Moreover, unlike current emergency healthcare solutions, the proposed architecture provides a much broader set of information such as real-time updates of the user’s condition, accurate location of the emergency incident and recent patient records that greatly help doctors and physicians to prepare in the most accurate way for the specific medical incident. Delivering similar services in the pre-5G Era was simply impossible; however, to make it a reality even with today’s networking features, we need to optimise the cooperation of the network’s building blocks, which is exactly what the proposed architecture intends to do: define a method of interoperability across services, entities, endpoints and key-stakeholders for delivering a seamless end-to-end experience and save lives through accurate and robust data handling.

5. Conclusions

As we dive into the 5G and B5G era, highly intelligent, agile and easily programmable network topologies emerge, allowing the deployment of significantly improved services and applications. Furthermore, the healthcare domain is augmented by the proliferation of medical-grade, interconnected wearables that allow highly accurate, real-time monitoring of vital traces and instant comparison of obtained data with vast medical records. The combination of these two fields, through a meticulously designed framework capable of triggering alerts, notifying healthcare service providers or dispatching emergency response units to save lives, is without a doubt a significant upgrade to the quality of life of all individuals. This paper shows how response-capable healthcare services can benefit from the upcoming telecommunication ecosystem disruption, and present, validated and discuss a novel, cutting-edge architecture which integrates new services on top of existing core functionality thus adding significant value through the use cases it supports. Delivering a holistic, end-to-end framework for interconnecting all major health-case service stakeholders is the ultimate goal, and building such a solution by taking advantage of key architectural elements of the 5G ecosystem is as radical as it gets. As future work, we propose the validation of the proof-of-concept in a real B5G testbed that will show that our concept is valid in enabling, in near-zero time, a real emergency communication service.

Author Contributions

Conceptualization, C.T., I.P., D.A., O.A., I.C., S.P. and E.K.M.; Supervision, E.K.M.; Writing—original draft, C.T., I.P., D.A., O.A., I.C., S.P. and E.K.M. All authors have read and agreed to the published version of the manuscript.


The present work was partially undertaken in the context of the “nExt generation eMergencY commuNicatiOnS—(EMYNOS) project” with contract number 653762. The project has received research funding from the H2020-EU.3.7 European Framework Programme.

Institutional Review Board Statement

Not applicable.

Informed Consent Statement

Not applicable.

Data Availability Statement

Not applicable.

Conflicts of Interest

The authors declare no conflict of interest.


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Figure 1. Illustrating the core concept of Network Slicing.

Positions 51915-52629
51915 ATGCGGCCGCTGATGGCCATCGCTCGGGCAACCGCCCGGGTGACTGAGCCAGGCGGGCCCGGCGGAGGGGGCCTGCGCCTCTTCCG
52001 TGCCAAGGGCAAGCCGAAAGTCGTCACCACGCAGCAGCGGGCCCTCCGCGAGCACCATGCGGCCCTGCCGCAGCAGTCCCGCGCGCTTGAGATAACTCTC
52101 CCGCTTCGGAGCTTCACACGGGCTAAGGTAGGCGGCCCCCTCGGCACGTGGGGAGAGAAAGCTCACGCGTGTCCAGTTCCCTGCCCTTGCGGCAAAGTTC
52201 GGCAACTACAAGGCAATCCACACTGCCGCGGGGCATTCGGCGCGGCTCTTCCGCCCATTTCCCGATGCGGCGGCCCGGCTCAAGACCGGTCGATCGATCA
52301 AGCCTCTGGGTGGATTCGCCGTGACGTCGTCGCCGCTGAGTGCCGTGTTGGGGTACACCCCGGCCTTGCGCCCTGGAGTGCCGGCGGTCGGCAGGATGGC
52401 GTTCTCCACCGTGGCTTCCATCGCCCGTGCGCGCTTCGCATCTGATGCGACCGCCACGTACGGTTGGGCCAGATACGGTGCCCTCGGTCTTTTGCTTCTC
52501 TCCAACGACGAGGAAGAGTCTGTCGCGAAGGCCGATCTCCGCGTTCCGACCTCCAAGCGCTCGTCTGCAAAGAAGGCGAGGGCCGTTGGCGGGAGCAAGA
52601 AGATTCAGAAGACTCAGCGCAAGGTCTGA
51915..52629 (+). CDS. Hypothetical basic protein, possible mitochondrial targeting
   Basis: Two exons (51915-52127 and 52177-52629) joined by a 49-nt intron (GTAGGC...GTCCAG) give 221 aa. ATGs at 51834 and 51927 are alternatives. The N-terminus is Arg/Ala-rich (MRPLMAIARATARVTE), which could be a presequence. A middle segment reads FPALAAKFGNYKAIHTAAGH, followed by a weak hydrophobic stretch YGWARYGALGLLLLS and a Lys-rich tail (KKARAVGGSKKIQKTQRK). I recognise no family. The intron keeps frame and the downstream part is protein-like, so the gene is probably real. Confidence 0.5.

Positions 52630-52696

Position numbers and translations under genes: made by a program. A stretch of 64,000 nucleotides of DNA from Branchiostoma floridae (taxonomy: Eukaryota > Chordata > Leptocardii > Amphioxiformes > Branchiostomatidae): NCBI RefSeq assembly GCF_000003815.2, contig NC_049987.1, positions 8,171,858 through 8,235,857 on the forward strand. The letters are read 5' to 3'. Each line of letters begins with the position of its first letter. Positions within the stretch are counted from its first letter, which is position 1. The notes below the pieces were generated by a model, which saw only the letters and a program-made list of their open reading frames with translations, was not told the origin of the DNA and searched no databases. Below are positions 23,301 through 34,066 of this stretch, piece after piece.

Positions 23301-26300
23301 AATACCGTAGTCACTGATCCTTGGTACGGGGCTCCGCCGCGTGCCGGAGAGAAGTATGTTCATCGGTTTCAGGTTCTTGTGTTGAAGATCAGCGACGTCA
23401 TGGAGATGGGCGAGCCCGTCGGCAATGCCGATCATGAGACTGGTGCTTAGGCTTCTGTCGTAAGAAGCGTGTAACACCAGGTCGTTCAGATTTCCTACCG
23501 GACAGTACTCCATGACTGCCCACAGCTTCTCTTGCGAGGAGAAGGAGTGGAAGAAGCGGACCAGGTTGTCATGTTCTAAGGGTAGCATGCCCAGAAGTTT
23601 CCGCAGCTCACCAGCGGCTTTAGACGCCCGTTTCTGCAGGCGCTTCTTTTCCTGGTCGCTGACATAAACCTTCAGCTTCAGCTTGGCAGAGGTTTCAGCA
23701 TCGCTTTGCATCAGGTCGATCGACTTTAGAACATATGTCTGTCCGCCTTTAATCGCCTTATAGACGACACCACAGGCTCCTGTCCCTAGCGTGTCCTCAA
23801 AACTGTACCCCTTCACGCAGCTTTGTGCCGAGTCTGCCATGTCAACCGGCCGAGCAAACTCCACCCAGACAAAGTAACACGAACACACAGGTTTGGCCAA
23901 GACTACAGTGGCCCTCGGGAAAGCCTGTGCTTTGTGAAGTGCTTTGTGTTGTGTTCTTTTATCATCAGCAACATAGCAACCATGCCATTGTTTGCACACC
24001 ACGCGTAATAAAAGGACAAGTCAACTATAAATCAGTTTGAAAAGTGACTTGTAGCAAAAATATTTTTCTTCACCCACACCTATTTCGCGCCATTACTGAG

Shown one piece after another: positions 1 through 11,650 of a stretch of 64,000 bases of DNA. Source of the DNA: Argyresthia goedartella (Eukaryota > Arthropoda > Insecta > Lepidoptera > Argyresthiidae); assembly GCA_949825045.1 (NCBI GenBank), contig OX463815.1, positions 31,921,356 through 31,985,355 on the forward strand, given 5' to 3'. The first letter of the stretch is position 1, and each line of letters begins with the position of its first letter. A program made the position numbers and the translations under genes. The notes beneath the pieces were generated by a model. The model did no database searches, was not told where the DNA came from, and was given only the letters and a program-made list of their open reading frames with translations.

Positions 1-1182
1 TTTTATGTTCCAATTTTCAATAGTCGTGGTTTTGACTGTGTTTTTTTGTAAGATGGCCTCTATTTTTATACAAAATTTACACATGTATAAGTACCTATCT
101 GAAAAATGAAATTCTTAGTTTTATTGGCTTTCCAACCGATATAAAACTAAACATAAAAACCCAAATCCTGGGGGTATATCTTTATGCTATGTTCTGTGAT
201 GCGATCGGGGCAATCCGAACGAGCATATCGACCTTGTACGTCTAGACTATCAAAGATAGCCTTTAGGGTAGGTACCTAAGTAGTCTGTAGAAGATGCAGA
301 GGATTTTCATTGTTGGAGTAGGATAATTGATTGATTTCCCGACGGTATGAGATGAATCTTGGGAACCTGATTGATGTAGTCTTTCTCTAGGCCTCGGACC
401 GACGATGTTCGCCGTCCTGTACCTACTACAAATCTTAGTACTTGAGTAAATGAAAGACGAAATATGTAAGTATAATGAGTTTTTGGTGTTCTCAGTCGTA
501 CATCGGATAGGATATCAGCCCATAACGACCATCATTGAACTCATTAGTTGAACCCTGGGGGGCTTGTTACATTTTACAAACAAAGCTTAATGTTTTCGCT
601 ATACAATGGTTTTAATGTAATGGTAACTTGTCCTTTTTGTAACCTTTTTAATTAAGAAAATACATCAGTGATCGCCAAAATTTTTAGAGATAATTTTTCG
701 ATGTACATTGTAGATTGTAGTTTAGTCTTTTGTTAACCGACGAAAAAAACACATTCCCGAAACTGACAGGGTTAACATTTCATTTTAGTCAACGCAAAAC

Figure 1. Illustrating the core concept of Network Slicing.
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Figure 2. High-level architecture of a generic Edge/Fog Computing node.
Figure 2. High-level architecture of a generic Edge/Fog Computing node.
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Figure 3. Delivering response-capable emergency healthcare services over 5G infrastructure.
Figure 3. Delivering response-capable emergency healthcare services over 5G infrastructure.
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Table 1. Average number of ineffective sensor-stemmed SIP MESSAGE.
Table 1. Average number of ineffective sensor-stemmed SIP MESSAGE.
SIP MSG. Rate (Messages/s)TransmittedSuccessfulUnacknowledgedRe-Transmitted
Table 2. Average number of unacknowledged SIP NOTIFY messages.
Table 2. Average number of unacknowledged SIP NOTIFY messages.
Rate (Messages/s)TransmittedSuccessfulUnacknowledgedRe-Transmitted
Table 3. Average number of ineffective PSAP side-stemmed SIP SUBSCRIBE messages.
Table 3. Average number of ineffective PSAP side-stemmed SIP SUBSCRIBE messages.
Packet Loss (%)TransmittedSuccessfulUnacknowledgedRe-Transmitted
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Tselios, C.; Politis, I.; Amaxilatis, D.; Akrivopoulos, O.; Chatzigiannakis, I.; Panagiotakis, S.; Markakis, E.K. Melding Fog Computing and IoT for Deploying Secure, Response-Capable Healthcare Services in 5G and Beyond. Sensors 2022, 22, 3375.

AMA Style

Tselios C, Politis I, Amaxilatis D, Akrivopoulos O, Chatzigiannakis I, Panagiotakis S, Markakis EK. Melding Fog Computing and IoT for Deploying Secure, Response-Capable Healthcare Services in 5G and Beyond. Sensors. 2022; 22(9):3375.

Chicago/Turabian Style

Tselios, Christos, Ilias Politis, Dimitrios Amaxilatis, Orestis Akrivopoulos, Ioannis Chatzigiannakis, Spyros Panagiotakis, and Evangelos K. Markakis. 2022. "Melding Fog Computing and IoT for Deploying Secure, Response-Capable Healthcare Services in 5G and Beyond" Sensors 22, no. 9: 3375.